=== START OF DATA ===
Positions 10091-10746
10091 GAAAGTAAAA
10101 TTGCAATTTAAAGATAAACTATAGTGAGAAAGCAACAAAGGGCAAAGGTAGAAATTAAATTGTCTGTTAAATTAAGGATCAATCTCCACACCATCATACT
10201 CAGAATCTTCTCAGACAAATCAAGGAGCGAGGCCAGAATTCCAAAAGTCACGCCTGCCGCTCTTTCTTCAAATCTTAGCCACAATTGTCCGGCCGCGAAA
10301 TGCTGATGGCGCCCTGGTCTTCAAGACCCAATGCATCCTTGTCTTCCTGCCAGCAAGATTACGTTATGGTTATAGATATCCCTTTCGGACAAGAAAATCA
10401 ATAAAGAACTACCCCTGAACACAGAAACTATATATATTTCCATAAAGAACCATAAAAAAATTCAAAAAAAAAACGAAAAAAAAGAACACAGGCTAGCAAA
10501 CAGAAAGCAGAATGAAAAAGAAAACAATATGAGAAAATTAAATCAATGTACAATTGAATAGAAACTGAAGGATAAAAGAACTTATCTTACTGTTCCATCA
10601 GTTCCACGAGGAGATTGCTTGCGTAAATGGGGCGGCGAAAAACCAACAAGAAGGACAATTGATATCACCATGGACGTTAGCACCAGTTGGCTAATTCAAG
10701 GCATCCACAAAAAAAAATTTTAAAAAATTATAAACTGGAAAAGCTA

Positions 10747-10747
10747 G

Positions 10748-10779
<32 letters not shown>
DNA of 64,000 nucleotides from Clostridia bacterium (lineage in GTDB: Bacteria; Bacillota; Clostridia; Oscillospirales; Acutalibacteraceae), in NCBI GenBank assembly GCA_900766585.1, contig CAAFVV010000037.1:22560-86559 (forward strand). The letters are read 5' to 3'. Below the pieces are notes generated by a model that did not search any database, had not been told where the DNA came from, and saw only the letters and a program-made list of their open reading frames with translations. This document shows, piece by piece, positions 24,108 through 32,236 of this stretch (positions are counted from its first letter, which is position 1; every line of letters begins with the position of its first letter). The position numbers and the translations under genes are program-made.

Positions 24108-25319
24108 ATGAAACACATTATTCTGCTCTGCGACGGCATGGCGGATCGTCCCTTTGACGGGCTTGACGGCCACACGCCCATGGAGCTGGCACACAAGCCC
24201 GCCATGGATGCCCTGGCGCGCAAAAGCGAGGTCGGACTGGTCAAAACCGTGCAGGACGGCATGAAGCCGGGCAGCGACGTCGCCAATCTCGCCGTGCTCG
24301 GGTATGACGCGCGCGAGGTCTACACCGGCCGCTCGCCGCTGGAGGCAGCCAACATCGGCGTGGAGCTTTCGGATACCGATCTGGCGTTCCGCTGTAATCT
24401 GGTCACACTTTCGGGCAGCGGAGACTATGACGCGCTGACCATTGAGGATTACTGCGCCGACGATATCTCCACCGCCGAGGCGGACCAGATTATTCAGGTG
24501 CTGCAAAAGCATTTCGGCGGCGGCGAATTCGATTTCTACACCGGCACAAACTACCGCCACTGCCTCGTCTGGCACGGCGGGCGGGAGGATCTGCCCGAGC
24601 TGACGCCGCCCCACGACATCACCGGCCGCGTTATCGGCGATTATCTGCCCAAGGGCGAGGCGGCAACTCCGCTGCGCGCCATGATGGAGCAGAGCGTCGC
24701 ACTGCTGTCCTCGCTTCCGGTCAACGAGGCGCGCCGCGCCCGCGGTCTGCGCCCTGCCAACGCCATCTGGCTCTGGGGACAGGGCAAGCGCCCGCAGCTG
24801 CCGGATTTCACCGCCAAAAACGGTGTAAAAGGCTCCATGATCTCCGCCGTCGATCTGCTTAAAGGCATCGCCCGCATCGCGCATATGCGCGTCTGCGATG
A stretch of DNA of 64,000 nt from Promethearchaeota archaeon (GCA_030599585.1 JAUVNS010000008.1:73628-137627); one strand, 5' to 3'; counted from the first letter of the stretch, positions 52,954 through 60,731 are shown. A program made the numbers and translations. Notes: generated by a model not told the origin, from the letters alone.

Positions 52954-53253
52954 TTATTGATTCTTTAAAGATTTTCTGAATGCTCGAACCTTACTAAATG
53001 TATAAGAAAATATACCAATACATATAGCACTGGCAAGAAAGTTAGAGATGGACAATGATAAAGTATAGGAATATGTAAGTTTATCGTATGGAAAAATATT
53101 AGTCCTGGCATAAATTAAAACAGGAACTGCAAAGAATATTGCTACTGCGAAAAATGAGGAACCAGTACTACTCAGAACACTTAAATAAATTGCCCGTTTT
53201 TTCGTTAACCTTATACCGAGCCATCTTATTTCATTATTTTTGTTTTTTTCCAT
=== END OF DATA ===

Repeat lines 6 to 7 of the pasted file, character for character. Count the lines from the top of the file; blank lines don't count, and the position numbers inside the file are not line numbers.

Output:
10401 ATAAAGAACTACCCCTGAACACAGAAACTATATATATTTCCATAAAGAACCATAAAAAAATTCAAAAAAAAAACGAAAAAAAAGAACACAGGCTAGCAAA
10501 CAGAAAGCAGAATGAAAAAGAAAACAATATGAGAAAATTAAATCAATGTACAATTGAATAGAAACTGAAGGATAAAAGAACTTATCTTACTGTTCCATCA